Contributed by: Rachana Arya
Summer is here and with rising temperature, the chances of food poisoning increase.
One of the biggest reasons is that the warm and humid weather provides a fertile environment for the growth of harmful pathogens — including bacteria, viruses and parasites — or their toxins to flourish.
In addition to warmer temperatures, the lack of food safety controls while preparing food further increases the risk of food contamination.
That makes outdoor foods made without the proper variables especially troublesome.
So it is important to be extra cautious during the summertime than any other season of the year.
What is food poisoning?
In a nutshell, food poisoning is a broad term for illnesses that are caused by the consumption of food that is contaminated with bacteria, viruses or parasites.
Foods that are commonly associated as carriers of disease-causing microbes are chicken, raw meat, food sold in the open by roadside vendors, sun-pasteurized milk and untreated water.
What are the telltale signs of food poisoning?
The onset of foodborne illness symptoms may manifest themselves within a range of hours, days or even weeks after eating the contaminated food. Symptoms are characterized by:
Feelings of malaise and tiredness
What steps should I take to flush out food poisoning?
The treatment for food poisoning will depend on factors such as your symptoms, age, and your general health.
While most cases get better within a week without any treatment, many instances of food poisoning can be very dangerous, especially for the elderly, pregnant women, people with weakened immune systems and those going on chemotherapy or radiation.
If food poisoning is intense, you may need specialized medical interventions that include:
Replacement of lost fluids: Your body’s balance of fluids and electrolytes — minerals such as sodium, potassium and calcium that maintain the balance of fluids in your body — can be critically lost to persistent diarrhoea and vomiting. This may call for hospitalization, receiving salts and fluids intravenously, and preventing or treating dehydration.
Antibiotics: To treat food poisoning caused by bacteria or parasites, your doctor may prescribe antibiotics and/or give IV fluids to rehydrate your body.
Lifestyle and home remedies
In many cases, people that contract food poisoning will show only very mild symptoms which can be resolved and treated at home without treatment. To prevent dehydration while you recover, try the following:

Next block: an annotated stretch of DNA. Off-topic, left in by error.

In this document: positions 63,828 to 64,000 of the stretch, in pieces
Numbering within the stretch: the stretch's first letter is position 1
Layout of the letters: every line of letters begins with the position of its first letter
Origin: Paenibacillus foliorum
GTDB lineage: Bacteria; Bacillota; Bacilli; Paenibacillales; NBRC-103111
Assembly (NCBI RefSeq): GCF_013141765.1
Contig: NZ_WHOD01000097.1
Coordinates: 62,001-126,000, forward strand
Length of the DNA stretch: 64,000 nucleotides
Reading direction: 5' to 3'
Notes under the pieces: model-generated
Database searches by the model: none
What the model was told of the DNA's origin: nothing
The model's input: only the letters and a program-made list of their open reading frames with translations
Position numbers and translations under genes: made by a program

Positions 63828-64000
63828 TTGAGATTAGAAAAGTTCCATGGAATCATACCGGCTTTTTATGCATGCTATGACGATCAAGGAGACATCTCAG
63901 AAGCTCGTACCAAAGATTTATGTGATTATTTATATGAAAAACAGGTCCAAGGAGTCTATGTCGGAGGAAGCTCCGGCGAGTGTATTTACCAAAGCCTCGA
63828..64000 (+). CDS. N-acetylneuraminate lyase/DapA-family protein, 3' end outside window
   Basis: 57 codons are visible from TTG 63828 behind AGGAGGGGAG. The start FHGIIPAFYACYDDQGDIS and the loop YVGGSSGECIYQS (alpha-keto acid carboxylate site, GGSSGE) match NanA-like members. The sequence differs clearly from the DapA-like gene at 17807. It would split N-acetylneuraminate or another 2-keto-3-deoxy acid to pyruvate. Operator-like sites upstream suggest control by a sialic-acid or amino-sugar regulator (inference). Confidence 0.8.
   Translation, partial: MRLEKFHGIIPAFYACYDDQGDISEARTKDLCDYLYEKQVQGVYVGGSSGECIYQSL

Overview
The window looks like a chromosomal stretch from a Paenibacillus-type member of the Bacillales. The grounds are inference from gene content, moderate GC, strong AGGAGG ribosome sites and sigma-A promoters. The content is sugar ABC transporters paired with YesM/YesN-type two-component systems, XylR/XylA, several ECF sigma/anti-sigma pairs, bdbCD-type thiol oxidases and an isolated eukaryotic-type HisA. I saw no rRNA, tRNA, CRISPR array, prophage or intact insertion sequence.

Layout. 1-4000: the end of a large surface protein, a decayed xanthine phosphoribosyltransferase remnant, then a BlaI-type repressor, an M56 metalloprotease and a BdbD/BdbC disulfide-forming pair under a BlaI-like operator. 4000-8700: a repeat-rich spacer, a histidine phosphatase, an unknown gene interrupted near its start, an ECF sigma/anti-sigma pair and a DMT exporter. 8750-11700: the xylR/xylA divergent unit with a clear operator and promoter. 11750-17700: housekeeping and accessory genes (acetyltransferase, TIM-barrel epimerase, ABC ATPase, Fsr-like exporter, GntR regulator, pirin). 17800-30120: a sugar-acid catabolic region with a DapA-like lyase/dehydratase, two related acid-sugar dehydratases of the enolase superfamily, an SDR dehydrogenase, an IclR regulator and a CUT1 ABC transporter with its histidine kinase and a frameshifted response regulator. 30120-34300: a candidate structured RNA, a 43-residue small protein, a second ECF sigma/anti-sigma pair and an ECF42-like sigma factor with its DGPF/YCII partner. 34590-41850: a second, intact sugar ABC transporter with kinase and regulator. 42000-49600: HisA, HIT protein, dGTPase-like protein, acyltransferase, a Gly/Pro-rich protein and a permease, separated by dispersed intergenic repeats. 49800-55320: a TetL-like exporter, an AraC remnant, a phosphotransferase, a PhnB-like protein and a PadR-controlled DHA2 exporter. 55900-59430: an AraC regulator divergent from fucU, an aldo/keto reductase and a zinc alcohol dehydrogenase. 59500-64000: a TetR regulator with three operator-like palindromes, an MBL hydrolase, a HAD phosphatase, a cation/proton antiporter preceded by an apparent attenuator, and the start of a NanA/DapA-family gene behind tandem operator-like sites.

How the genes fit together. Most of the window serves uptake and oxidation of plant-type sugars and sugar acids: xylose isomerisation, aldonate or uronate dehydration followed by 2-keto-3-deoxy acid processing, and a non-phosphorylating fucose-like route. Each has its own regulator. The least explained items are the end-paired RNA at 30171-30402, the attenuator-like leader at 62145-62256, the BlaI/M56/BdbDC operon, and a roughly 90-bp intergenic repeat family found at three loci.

Stop eating and drinking for the first few hours after the onset of symptoms and let your stomach settle down.
After an episode of food poisoning, reintroduce food gradually with small quantities of bland, non-fatty foods and hydrating beverages.
Drink water, broth, sports drink or an oral rehydration solution to replace the minerals that you lose with vomiting and diarrhoea. Suck on ice chips to ease mild dehydration.
Eat some fermented foods like yoghurt to replace the beneficial gut bacteria lost during the illness.
You can recover from food-borne illness with foods and supplements containing probiotics or healthy bacteria.
Gradually begin to eat bland, low-fat, easy-to-digest foods, such as apples, toast, bananas and rice that are easy to digest.
Stay away from certain foods and substances like dairy, caffeine, alcohol, bubbly or fizzy drinks, and fatty or highly seasoned foods — they can irritate the stomach and worsen diarrhoea-related symptoms.
A lack of fluids in the body can weaken and tire you, and sometimes even cause irregular heartbeats. So get adequate rest to help your body heal from food poisoning.
According to some experts, taking over-the-counter drugs may help you recuperate faster. Other doctors, however, believe that it is better to let the sickness take its course rather than try to stop nausea and diarrhoea using over-the-counter medications. Tempting as it may be, avoid over-the-counter medicine to stop your diarrhoea.
Food poisoning is an unpleasant ailment that should resolve within a few days.
You should consult a doctor if you have severe symptoms, such as bloody stool, dizziness, muscle weakness, and severe stomach cramping.
Your doctor will perform a physical exam, look for signs of dehydration and advice on diagnostic tests, such as a blood test, stool culture or examination for parasites, to identify the cause and confirm the diagnosis.
If you experience any of the symptoms no matter how mild, it’s best to go for a stomach test, which can help determine the presence of food poisoning in its infancy, thus, ensuring timely medical intervention and quick recovery.
This post has already been read 1 times!